However, this week I have come across the idea that Germany and, specifically, Deutsche Bank are bankrupt. Officials have raided Deutsche Bank offices in Frankfurt, seeking documents in relation to alleged fraud. Two execs from Deutsche Bank have already been fired as a result. The story is rolling.
Do the BBC, ‘read-all-about-ITV’, or any other snooze channel report this? Nope.
This comes on top of a scenario of global banks buying up worthless debt, just as the system did in 2008. The outcome is Deutsche Bank is the biggest owner in the world of worthless debt. It means a huge – and that is a really, really big economic collapse, possibly initiated by Deutsche Bank – will come anytime between now and 2020. The European Central Bank (ECB) will bail out Deutsche Bank if it fails, but the debt is so great the ECB will not be able to keep pushing in cash fast enough for more than a few months.
Germany is a house of cards built on sand. No Germany, no EU. Over to you, Jean-Claude Juncker!
How does that affect South Africa?
The above illustrates how events happening elsewhere affect mining, manufacturing as well as financial sectors all over the world. Jaguar Land Rover have committed a major strategic error again by not rolling out enough EV or PHEV powertrains, with the result they are in a poor position to manage trade tariff wars between the EU and the US, the downturn in China or the downturn in the EU – which have all happened at the same time. The result? Short week working and extended holidays.
This is the time we need our politicians to be brave, and set policies in place to ensure the best possible trading conditions internally as well as with the rest of the world.
Come home to a real fire
For some years Hyundai-Kia have had an issue rumbling below the water line. The issue involves the petrol engine ‘Theta II’, built in 2.4l naturally aspirated and 2.0l direct gasoline injection turbocharged forms. What follows is based on recall information published by NHTSA.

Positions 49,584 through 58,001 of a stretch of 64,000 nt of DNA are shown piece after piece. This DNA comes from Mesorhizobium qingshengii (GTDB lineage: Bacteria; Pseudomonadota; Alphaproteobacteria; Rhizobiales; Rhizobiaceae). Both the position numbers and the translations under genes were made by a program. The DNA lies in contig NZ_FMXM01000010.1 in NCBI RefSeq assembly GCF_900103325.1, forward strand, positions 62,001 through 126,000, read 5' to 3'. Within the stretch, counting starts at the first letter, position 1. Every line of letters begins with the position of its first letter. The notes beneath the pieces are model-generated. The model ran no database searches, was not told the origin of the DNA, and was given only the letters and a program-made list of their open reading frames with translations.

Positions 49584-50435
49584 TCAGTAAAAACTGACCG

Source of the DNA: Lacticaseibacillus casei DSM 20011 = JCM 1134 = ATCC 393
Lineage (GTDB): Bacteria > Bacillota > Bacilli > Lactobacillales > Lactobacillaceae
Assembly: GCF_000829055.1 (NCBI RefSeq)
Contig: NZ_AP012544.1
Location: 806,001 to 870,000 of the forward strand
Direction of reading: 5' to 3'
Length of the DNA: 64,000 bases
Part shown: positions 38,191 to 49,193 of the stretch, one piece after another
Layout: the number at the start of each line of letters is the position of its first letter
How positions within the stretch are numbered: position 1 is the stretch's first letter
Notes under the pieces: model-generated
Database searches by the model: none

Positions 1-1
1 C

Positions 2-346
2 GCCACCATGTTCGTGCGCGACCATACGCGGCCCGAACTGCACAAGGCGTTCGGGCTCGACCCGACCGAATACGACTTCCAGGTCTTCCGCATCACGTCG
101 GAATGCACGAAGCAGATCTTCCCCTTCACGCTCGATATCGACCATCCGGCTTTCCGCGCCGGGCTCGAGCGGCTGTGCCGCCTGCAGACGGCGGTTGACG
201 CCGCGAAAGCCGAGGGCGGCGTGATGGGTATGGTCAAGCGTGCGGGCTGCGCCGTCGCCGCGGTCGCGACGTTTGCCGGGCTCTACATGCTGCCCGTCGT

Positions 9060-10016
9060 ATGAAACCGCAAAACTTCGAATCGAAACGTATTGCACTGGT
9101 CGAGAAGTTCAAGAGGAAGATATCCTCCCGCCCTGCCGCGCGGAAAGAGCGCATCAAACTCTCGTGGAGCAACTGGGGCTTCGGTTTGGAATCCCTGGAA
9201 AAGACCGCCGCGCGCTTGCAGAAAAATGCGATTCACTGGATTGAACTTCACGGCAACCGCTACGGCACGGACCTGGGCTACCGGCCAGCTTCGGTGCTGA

Hyundai USA recalled 470 000 model year 2011-2012 Sonatas equipped with 2.0l and 2.4l Theta II petrol engines. The recall involved two manufacturing errors – the machining of the crankshaft may have left debris inside due to inadequate cleaning, and the crankshaft journal grinding process may have compounded the error. The suggested mechanism was the crankshaft – a primary part of the lubrication system – could feed inadequate supply of oil to key bearings and so causing premature wear. The problem was confirmed when a Hyundai-Kia engineer decided to inform the NHTSA directly, which did not please the company.
Hyundai USA expanded the original recall in May 2017, adding a further 572 000 vehicles with Theta II engines which included:
2011-2012 Hyundai Sonata (2015 recall)
2013-2014 Hyundai Sonata (2017 recall)
2013-2014 Santa Fe Sport (2017 recall, 5 seat, standard wheel base)
In June 2017 Kia USA recalled 618 000 vehicles over the same issue:
2011-2014 Kia Optima
The 2011-2013 Kia Sportage and 2010-2015 Kia Soul also have customer complaints, but were not specified in the recall.
The Theta engine family was engineered between Daimler-Chrysler, Mitsubishi and Hyundai-Kia. Manufacturing of the Hyundai-Kia Theta II engines took place in the US as well as South Korea. The issue – if this is indeed the primary cause of vehicle fires – is isolated to engines built by and fitted to Hyundai-Kia vehicles, with engines built by the US plant.
The problem has been elevated to the USA Senate, when both Hyundai USA and Kia USA were called to give evidence on October 2018. Since June 2018, there have been 103 Hyundai-Kia vehicle fires reported in the US. The NHTSA investigation continues….
(Note – none of these vehicle engines and problems are to be found in the South African market, reckons Stanley Anderson, director for Hyundai South Africa.)